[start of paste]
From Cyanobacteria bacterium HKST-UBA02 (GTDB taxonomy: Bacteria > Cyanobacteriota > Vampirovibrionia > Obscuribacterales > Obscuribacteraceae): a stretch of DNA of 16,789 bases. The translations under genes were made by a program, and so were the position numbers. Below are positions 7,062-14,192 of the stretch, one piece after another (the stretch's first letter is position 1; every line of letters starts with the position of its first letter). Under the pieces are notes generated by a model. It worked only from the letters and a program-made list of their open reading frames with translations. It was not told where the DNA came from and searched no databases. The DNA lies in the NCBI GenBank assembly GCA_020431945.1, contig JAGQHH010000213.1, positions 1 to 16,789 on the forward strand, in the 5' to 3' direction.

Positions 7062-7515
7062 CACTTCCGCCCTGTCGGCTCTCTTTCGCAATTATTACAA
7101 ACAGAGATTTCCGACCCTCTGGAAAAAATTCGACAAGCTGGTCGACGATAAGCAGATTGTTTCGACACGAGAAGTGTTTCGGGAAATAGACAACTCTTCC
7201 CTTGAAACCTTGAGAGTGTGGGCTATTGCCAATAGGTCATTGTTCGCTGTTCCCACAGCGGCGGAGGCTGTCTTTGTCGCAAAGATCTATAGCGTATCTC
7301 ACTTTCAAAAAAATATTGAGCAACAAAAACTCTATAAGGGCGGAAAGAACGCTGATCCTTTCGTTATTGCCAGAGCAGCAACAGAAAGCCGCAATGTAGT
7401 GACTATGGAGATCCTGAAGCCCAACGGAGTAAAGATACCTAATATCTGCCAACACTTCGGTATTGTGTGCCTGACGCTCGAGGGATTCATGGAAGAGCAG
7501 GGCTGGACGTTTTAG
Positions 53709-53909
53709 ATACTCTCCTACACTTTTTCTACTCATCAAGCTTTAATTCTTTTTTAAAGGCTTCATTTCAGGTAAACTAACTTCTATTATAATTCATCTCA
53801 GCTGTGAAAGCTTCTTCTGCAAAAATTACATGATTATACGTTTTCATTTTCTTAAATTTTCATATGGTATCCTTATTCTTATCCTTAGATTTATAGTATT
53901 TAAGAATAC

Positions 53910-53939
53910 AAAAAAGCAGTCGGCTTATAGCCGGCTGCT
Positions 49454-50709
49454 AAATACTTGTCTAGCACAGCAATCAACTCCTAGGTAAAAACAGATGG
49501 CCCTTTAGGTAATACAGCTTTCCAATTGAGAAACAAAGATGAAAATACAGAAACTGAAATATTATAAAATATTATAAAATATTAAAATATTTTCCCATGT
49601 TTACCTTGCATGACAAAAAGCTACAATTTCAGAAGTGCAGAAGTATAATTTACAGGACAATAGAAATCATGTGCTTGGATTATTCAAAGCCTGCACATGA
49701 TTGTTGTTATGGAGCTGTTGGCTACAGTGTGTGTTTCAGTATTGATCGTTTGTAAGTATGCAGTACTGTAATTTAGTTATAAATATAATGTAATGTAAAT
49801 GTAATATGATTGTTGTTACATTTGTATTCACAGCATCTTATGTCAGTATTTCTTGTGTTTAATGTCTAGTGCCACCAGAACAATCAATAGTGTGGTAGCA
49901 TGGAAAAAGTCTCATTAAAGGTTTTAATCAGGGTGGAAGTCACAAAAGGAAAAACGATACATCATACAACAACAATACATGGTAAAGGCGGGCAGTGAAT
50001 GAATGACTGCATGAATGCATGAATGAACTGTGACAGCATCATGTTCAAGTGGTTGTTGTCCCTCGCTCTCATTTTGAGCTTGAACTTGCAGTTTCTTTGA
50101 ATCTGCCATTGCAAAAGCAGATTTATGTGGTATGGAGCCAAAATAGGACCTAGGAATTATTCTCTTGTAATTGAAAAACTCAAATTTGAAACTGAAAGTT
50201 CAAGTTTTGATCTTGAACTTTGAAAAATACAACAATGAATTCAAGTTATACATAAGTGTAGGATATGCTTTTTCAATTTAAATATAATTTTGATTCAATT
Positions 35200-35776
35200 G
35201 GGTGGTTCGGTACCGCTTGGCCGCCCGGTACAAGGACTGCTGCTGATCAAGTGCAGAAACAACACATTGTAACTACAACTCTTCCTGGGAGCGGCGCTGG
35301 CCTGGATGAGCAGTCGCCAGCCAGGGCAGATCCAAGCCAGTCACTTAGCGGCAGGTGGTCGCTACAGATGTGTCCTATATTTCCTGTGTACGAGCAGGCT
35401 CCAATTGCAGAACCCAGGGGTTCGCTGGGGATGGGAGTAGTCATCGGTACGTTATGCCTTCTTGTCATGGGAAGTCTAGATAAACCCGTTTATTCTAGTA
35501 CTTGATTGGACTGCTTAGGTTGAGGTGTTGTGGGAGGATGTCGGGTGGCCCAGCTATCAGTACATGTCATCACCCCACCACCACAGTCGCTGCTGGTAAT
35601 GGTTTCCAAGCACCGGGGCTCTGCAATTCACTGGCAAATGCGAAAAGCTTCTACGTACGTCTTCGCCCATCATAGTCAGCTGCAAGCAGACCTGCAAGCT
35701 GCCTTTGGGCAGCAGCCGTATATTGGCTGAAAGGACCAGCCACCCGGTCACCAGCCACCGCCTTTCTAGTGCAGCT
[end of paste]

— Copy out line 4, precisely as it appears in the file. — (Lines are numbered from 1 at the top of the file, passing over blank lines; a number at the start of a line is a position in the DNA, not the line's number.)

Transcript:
7101 ACAGAGATTTCCGACCCTCTGGAAAAAATTCGACAAGCTGGTCGACGATAAGCAGATTGTTTCGACACGAGAAGTGTTTCGGGAAATAGACAACTCTTCC